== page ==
Amid Ceasefire Violations, Israel's Patience Is 'Wearing Thin'

July 7, 2008 - 7:09 PM

Jerusalem (CNSNews.com) - Israel will not begin a count-down to confidence-building measures called for in a U.S.-brokered ceasefire until the Palestinian violence stops. On Tuesday, a senior government advisor said Israel's patience was wearing thin, after two Israelis were killed in separate shooting attacks.

But in a sign of how shaky the ceasefire is, Palestinian Authority Chairman Yasser Arafat insisted he has already complied with the provisions of the agreement, which called for a complete halt to all bloodshed.

Under growing pressure to strike back hard in the face of violations on the Palestinian side - especially in deadly attacks -- Prime Minister Ariel Sharon said that despite the situation, "I will not lead this nation to war."

"War is the last resort, and we currently have other options to try and resolve the security situation," he told members of his Likud party. "To go to war today, in my opinion, is totally incorrect and inappropriate. This is not something we should do."

At a meeting with American Jewish leaders on Monday, however, Sharon warned that continuing deadly attacks would "create an unbearable situation that will not enable Israel to continue with its present approach over time."

Doron Zisserman was killed on his 38th birthday near the entrance to the community of Einav in the disputed West Bank, where he lived. The army had removed a roadblock at the site earlier, in compliance with the ceasefire agreement.

Earlier, Dan Yehuda, 35, was killed in another attack on a vehicle. Two groups with connections to Arafat's Fatah faction claimed responsibility for the shootings.

In another terror-related death, a 15-year-old girl died Tuesday of wounds sustained in the suicide bombing of a Tel Aviv disco 19 days ago, bringing the death toll from that single attack to 21.

And in the Gaza Strip, Palestinian doctors reported that a 16-year-old Palestinian hurt in a clash with soldiers earlier this week died of his wounds.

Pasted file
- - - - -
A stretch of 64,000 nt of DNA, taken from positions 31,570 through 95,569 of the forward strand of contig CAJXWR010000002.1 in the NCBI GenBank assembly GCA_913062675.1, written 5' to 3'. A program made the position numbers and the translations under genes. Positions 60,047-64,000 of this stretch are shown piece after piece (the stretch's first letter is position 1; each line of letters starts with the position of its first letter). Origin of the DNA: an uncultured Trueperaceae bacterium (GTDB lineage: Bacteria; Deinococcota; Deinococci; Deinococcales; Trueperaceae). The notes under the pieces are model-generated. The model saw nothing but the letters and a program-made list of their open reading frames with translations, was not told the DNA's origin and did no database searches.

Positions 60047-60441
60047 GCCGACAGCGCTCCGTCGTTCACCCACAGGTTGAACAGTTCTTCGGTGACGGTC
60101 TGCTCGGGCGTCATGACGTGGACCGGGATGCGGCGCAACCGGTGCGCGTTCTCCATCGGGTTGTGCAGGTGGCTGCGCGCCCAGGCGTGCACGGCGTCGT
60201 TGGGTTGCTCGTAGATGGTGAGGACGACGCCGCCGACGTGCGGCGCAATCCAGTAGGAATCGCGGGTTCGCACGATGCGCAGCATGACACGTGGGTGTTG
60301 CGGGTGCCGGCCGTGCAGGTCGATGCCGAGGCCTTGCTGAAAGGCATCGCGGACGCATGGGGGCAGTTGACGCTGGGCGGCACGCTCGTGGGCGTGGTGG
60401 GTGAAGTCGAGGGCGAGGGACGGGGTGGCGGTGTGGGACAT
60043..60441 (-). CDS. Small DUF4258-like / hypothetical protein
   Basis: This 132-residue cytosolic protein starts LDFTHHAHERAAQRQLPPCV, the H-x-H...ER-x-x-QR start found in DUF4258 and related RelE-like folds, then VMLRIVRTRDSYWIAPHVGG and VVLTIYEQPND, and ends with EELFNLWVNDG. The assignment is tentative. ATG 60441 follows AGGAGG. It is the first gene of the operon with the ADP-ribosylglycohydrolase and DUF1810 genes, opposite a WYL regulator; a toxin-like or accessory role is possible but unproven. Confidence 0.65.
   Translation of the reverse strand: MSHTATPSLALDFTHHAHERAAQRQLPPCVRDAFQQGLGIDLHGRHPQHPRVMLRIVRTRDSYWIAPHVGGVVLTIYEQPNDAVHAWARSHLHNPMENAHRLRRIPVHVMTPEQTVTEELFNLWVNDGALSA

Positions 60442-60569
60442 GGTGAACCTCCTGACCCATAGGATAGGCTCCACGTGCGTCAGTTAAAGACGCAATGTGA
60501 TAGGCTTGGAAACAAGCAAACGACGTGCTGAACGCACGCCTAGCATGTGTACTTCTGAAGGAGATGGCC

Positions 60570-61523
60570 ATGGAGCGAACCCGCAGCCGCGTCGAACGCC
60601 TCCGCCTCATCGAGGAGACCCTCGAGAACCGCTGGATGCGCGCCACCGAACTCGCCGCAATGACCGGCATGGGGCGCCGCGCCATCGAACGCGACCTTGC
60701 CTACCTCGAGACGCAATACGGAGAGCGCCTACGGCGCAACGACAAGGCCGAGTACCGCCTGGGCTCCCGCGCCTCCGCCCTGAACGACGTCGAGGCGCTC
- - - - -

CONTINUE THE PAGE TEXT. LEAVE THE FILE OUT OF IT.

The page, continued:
In line with the ceasefire agreement, Israel continued lifting restrictions but warned that the process could be stopped if attacks flared.

Various roads throughout the West Bank have been opened to traffic, roadblocks have been removed or downgraded, and tanks withdrawn to "rear posts" in four areas, according to an army statement.

Senior Sharon advisor Ra'anan Gissin said Tuesday Israel would not move forward into the next phase of the Mitchell Commission's recommendations until there is a complete cessation of "violence, terror and incitement."

The commission headed by former Senator George Mitchell recommended a four-stage plan for returning calm to the area and getting the two sides back to negotiations. An understanding for the first phase - a total ceasefire - was presented by CIA chief George Tenet last week and agreed to by the two sides.

"[Arafat] hasn't made a clear declaration and taken steps to stop the violence," Gissin said by telephone. Although Arafat did call a ceasefire several groups - including some with links to his own faction - rejected the move. Mortar, shooting and bomb attacks have continued.

Gissin charged that Arafat could stop the shooting if he was determined to do so, pointing to the fact he has achieved a complete break in violence in some flashpoint areas.

One of the provisions of the Tenet ceasefire agreement is for the PA to arrest known terrorists, something Arafat insists he will not do.

Nonetheless, he told a meeting of Arab foreign ministers in Amman on Monday he has complied with the provisions of the agreement, and it was Israel which was jeopardizing the ceasefire deal.

He demanded that Israel freeze construction work in Jewish settlements and lift the security closure on PA-controlled areas. A settlement freeze falls in the third phase of the Mitchell recommendations, following a six-week "cooling off" period.

"The situation is grave and there must be intense and urgent international efforts to defuse the conflict and confrontation before things get out of the hands of all of us," Arafat said.

He accused Israel of being "obsessed by the mania of force and war" and claimed that it was this obsession that caused the measures he has thus far taken not to be completely effective.